Your doctor may diagnose the internal toenail based on your symptoms and the physical examination of your nail and surrounding skin.
If your home remedies did not help your toenails, your doctor may recommend:
Remove the nail. For a slightly nested nail (redness and pain, but no pus), your doctor may carefully lift the edge of the inner tab and put cotton, dental floss or splint under it. This separates the nail from the top skin and helps the nail grow above the skin edge. At home, you must wet the toe and change the material on a daily basis.
To remove the nail in part. For a more serious internal toenail (redness, pain, and pus), your doctor may cut or remove the inside of the nail. Before this procedure, your doctor may temporarily match your finger by injecting anesthesia.
Remove the nail and tissue. If you experience problems with the same toe repeatedly, your doctor may recommend removing the nail with the underlying tissue (nail bed). This procedure can prevent part of your fingernail from coming back. Your doctor will use chemical, laser or other methods.
Your doctor may also recommend that you use topical or oral antibiotics, especially if the finger is infected or at risk of infection.
Lifestyle and home remedies
You can treat most internal toenails at home. Here’s how:
Soak your feet in warm water. Do this three to four times a day for 15 to 20 minutes. Wetting reduces swelling and reduces sensitivity.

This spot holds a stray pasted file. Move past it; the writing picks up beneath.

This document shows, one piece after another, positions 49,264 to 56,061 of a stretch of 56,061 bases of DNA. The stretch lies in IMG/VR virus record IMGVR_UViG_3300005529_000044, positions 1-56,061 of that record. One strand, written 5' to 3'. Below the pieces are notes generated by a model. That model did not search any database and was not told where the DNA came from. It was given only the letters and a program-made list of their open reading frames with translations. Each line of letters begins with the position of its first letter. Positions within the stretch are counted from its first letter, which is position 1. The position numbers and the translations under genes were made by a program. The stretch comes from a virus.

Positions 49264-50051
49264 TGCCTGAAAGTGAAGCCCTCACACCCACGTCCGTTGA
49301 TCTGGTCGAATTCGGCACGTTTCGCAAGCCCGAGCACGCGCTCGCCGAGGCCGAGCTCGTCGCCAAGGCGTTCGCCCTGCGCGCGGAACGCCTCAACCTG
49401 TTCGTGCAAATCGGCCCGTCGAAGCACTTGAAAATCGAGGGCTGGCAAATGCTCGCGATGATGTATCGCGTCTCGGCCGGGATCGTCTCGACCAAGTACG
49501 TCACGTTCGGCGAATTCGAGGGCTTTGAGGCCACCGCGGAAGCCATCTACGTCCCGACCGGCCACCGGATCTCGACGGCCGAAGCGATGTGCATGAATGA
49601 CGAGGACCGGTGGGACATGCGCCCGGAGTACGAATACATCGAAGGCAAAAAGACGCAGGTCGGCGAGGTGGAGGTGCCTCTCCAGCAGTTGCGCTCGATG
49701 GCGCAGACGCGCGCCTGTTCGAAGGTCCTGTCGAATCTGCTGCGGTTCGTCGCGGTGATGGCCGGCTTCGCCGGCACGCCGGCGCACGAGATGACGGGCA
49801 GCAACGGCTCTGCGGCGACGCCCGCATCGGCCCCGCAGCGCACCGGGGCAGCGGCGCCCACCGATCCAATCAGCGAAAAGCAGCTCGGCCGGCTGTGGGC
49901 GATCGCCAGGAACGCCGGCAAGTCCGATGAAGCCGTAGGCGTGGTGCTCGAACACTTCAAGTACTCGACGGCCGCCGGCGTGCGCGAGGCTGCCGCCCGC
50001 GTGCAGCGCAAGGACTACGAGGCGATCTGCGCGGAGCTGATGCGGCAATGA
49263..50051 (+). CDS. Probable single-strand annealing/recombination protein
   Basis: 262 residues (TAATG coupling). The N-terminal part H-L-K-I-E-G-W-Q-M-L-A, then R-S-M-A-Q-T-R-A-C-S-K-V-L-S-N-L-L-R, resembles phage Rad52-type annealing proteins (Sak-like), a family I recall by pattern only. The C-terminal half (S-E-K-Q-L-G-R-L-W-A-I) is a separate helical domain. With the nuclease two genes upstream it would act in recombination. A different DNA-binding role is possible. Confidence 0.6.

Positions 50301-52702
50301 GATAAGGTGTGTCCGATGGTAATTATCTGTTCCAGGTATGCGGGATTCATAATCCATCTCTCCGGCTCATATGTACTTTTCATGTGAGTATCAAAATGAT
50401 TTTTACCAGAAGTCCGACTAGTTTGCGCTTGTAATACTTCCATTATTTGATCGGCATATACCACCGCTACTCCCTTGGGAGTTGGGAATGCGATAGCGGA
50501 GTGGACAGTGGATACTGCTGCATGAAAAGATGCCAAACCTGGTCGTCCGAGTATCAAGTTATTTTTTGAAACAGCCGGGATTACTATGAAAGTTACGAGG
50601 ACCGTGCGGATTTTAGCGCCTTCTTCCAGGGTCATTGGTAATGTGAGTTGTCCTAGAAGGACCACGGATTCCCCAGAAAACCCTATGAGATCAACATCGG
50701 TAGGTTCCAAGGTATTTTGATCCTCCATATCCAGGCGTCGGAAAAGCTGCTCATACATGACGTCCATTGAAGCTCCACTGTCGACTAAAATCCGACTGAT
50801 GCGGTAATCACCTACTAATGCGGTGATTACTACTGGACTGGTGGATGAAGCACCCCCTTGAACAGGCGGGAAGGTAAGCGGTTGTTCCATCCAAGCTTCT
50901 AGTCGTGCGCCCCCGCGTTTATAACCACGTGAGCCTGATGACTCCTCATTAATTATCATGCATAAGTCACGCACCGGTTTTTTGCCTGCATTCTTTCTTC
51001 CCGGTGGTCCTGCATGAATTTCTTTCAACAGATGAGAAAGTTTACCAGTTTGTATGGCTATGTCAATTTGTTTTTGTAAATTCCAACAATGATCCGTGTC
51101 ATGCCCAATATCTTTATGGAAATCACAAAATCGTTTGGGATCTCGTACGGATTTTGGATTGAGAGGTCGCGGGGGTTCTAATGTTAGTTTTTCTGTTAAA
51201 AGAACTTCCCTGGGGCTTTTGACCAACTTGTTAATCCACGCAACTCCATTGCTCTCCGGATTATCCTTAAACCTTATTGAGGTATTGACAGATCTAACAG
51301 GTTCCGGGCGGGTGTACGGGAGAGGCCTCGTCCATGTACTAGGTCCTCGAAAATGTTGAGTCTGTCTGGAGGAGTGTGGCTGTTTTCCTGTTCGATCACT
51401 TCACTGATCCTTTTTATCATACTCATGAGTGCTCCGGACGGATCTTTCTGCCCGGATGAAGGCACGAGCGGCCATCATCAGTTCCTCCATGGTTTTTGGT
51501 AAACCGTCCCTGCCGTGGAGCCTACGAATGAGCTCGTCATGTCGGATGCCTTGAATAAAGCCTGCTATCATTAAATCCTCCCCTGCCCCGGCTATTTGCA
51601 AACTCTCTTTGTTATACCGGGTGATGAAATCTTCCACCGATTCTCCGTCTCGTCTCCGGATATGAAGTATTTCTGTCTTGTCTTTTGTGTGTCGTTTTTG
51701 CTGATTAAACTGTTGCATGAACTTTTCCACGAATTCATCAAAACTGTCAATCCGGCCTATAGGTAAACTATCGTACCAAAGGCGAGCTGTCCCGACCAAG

Place cotton or dental floss under your toenail. After each soaking process, place fresh cotton pieces or waxed floss under the inner edge. This helps the nail grow above the skin edge.
Apply antibiotic cream. Put the antibiotic ointment in the tender area and foot bandage.
Choose sensible shoes. Consider wearing open toe or sandals until you feel better.
Take the pain relievers. Non-prescription painkillers such as acetaminophen (Tylenol, others), ibuprofen (Advil, Motrin IB, others) and naproxen sodium (Aleve) can help relieve foot pain.
Preparing for your appointment
Your GP or foot doctor (pediatrician) can diagnose a toenail. Prepare a list of questions to ask your doctor during your appointment. Here are some basic questions:
Is my condition temporary or long-term (chronic)?
What are my treatment options and the pros and cons of each?
What results can I expect?
Can’t wait to see if it’s all on its own?
Which nail care routine do you recommend when my toe is healed?
Your doctor is likely to ask you the following questions:
When did you start having symptoms?
Do you always have symptoms?
What treatments did you use at home?
Do you have any other discomfort that causes your blood flow to your legs or feet?
Categories: Ingrown Nails